The hormone, aldosterone, is known to regulate kidney function and also plays a role in controlling levels of two crucial signaling chemicals in the nervous system, potassium and sodium. For nerves to send signals crisply and work properly, potassium and sodium must be in precise proportion, without any disruption in the molecular channels or gates through which they move. Levels of potassium are particularly crucial in the sensitive inner ear, where fluid rich in potassium plays a central role in converting sounds into signals that the nervous system recognizes.

The team of scientists in Rochester, New York, put 47 healthy men and women between the ages of 58 and 84 through a battery of sophisticated hearing tests. Scientists also measured their blood levels of aldosterone, which is known to drop as people age. They found that people with severe hearing loss had on average about half as much aldosterone in their bloodstream as their counterparts with normal hearing. The researchers noted, however, that the levels of aldosterone found in all the participants is considered normal, and that no patients or physicians should consider altering aldosterone levels without more research.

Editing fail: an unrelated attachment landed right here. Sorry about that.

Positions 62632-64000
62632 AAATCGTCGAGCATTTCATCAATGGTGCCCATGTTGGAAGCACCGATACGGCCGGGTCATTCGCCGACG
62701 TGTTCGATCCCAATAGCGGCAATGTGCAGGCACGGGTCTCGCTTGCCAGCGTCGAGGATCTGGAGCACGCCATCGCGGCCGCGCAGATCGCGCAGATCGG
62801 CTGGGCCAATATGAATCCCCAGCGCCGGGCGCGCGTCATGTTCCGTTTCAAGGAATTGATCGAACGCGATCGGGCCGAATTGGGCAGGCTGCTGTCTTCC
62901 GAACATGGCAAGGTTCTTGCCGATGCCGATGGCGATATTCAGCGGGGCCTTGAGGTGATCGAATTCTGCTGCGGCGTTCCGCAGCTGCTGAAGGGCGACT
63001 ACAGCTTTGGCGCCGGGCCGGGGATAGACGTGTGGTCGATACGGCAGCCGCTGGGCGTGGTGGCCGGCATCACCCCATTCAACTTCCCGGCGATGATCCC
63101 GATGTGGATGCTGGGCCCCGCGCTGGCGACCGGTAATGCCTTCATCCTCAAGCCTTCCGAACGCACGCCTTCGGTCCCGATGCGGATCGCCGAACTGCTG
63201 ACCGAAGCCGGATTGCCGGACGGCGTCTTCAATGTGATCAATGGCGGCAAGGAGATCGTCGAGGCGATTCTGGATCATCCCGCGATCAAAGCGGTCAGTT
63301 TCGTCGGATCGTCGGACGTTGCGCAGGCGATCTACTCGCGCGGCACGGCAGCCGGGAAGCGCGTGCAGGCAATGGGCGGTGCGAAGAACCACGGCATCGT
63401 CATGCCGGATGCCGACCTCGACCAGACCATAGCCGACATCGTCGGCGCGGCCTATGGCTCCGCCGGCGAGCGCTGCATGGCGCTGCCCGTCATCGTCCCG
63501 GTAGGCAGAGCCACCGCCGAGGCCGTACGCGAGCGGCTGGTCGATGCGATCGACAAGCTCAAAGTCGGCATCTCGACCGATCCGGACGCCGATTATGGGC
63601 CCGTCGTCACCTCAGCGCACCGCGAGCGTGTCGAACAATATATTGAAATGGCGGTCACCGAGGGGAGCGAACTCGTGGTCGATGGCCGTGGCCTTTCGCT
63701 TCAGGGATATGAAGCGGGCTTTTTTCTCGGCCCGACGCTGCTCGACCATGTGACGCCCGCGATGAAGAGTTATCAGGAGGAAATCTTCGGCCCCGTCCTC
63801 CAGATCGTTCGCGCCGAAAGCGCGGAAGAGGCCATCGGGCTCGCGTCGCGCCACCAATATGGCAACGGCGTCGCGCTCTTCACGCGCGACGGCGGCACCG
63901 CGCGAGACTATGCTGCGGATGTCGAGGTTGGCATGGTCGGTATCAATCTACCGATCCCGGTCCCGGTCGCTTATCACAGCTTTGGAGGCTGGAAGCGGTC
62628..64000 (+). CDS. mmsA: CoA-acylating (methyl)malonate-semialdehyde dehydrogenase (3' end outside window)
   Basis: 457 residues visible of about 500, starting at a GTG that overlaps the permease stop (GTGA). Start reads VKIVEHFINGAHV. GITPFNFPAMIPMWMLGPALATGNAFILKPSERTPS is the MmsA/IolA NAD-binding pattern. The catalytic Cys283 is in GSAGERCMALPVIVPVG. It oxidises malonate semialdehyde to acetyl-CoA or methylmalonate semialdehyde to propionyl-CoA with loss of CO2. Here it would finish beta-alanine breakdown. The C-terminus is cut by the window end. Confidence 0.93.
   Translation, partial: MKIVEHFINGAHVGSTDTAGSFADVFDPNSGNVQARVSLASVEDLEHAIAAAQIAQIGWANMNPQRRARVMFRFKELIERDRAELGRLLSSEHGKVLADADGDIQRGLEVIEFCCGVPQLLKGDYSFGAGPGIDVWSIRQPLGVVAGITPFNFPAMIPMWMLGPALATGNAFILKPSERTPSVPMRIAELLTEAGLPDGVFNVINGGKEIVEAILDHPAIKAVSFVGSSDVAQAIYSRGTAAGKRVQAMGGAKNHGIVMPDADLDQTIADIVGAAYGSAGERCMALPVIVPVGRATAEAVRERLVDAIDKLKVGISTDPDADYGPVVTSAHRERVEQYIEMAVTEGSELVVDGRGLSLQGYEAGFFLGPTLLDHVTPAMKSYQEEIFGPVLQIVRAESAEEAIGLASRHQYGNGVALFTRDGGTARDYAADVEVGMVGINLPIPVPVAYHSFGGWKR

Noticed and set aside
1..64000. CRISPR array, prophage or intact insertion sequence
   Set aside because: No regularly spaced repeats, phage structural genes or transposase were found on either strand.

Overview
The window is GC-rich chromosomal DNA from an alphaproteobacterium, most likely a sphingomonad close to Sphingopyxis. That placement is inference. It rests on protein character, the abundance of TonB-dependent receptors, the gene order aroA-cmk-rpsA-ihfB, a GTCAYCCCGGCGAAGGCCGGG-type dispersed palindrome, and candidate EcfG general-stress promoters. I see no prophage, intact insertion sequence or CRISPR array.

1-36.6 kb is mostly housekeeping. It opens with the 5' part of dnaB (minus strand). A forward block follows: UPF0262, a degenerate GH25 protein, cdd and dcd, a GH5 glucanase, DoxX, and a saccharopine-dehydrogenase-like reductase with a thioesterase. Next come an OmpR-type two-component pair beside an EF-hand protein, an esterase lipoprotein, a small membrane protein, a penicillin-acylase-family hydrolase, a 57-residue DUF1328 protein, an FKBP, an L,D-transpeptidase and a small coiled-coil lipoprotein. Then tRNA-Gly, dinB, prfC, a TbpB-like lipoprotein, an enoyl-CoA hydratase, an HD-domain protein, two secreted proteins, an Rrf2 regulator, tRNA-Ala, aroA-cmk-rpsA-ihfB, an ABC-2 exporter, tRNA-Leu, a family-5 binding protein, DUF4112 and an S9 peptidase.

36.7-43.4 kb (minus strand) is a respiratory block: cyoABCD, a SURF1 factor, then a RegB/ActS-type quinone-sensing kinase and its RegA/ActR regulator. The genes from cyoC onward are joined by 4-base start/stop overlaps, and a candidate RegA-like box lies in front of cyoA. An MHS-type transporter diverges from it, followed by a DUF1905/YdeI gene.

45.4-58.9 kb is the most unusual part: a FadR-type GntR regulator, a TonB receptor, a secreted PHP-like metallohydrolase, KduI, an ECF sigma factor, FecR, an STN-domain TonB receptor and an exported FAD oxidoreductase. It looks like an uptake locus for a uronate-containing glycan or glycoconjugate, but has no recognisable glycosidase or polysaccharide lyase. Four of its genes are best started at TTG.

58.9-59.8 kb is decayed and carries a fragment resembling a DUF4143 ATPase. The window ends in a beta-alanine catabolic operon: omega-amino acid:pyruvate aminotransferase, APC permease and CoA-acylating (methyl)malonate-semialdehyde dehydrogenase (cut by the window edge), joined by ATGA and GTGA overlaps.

"We found a direct link between blood levels of aldosterone and the ability of people to hear normally as they age”, said Robert D. Frisina, Ph.D., professor of Otolaryngology at the University of Rochester Medical Center. “Depressed hormone levels may hurt hearing both in the inner ear and the part of the brain used for hearing. More research is needed, however, to understand the precise role that aldosterone plays – for instance, whether it's a cause of failed hearing, or whether it's symptomatic."

MEDICA.de; Source: University of Rochester Medical Center